THE road to recovery has been a long one for Celtic striker Leigh Griffiths. The 29-year-old missed the majority of the previous campaign after taking time away from football to deal with off-field personal issues, with some fans fearing they would never see the Scotland internationalist play for the Premiership champions again.

The path back to first-team football at Parkhead has been an arduous one for Griffiths to navigate, with the forward only becoming a regular under Neil Lennon since the turn of the year. After being primarily limited to cameo appearances off the bench for the first half of the season, Griffiths has since forged a strong partnership alongside Odsonne Edouard at the head of Lennon's new-look 3-5-2 formation.

The goals have been flying in since and right on schedule, too. With Scotland potentially 180 minutes away from ending the national team's 22-year wait to reach the finals of a major tournament, Griffiths' return to form could prove crucial ahead of this month's double-header to reach EURO 2020.

His hat-trick against St Mirren at the weekend was the first recorded by the former Hibs, Wolves and Livingston man in four years as Griffiths appears to have recaptured his best form. But when we dig a little deeper into the numbers that he has been posting, there is an argument to be made that the striker is playing as well as he ever has for Celtic.

The graphic above outlines Griffiths' performance in domestic competitions in key metrics for a striker and the results make for impressive reading. His goal rate of 0.88 goals per 90 minutes in Scottish football this campaign is the second-highest ratio he has achieved in the last five seasons, and he is laying on more goals for his team-mates (0.35 per 90) than all bar one of the last five years (Griffiths was assisting 0.42 goals per 90 in 2016/17).

Curiously, the striker's average number of shots per game this season has decreased from his usual tally - Griffiths normally averages over 5 per 90 minutes but that has fallen to 3.7 this campaign - but his efforts tend to be more accurate these days. The Scotland internationalist is hitting the target 47.6% of the time; this was only beaten by his rate last year (60.9) and is marginally lower than in 2015/16 (47.8).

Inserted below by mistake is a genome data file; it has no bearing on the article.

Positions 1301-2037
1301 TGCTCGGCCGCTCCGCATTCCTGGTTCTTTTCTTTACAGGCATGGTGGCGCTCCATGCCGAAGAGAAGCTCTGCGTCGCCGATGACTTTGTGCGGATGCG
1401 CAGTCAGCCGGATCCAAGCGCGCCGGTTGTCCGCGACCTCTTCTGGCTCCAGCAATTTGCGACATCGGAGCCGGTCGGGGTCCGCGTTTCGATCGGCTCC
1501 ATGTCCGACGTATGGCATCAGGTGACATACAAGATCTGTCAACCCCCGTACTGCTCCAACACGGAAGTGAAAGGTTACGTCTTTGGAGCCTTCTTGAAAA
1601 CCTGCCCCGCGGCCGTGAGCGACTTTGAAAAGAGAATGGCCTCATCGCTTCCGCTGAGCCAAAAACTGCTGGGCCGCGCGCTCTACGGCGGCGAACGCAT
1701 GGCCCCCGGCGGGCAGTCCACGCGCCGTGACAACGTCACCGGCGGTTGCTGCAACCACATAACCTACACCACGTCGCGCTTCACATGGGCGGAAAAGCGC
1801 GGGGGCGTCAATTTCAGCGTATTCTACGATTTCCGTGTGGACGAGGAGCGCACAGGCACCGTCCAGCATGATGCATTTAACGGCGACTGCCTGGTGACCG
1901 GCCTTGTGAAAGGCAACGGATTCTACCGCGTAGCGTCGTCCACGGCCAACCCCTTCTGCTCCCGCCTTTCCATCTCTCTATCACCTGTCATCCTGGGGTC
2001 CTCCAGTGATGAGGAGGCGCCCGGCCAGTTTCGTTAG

Similarly, Griffiths is becoming a more creative outlet in the final third. Key passes measure how many shots a player tees up for his team-mates - a shot assist, if you like - and once again, Griffiths' return this season in this area is up there with the best he has produced in the last five years. Only last season, when he featured as a bit-part player for obvious reasons and so we have a small sample of data to draw from, was he setting up more chances for his side.

When we examine Griffiths' expected goals (xG) and compare that to his goals scored, we can see just how potent the forward has been in front of goal this season. In essence, if a player's goals scored eclipses their xG then they can be said to be overperforming; they are converting opportunities that, statistically speaking, they should be missing based on probability.

As we can see, Griffiths has outperformed his xG in four of the last five seasons: only in the previous campaign did he underperform and obviously, there were more important factors at play than what he was doing on the pitch.

But Griffiths' xG differential this season is truly remarkable. With a surplus of +0.31, the Celtic striker is essentially scoring an extra goal every three games that he shouldn't be. This is comfortably the highest tally the 29-year-old has ever produced in a Celtic shirt. The next-best season was in 2016/17 where Griffiths' xG differential sat at +0.17 - an impressive return, but still only half as good as his performances in front of goal this season.

Given his recent off-field difficulties, few neutrals would begrudge Griffiths' return to form, especially if he can maintain his level of performance for Scotland later this month. And while recent displays have certainly been encouraging for Celtic supporters in this regard, the underlying data is unambiguous. Griffiths isn't just back: he's more deadly than ever.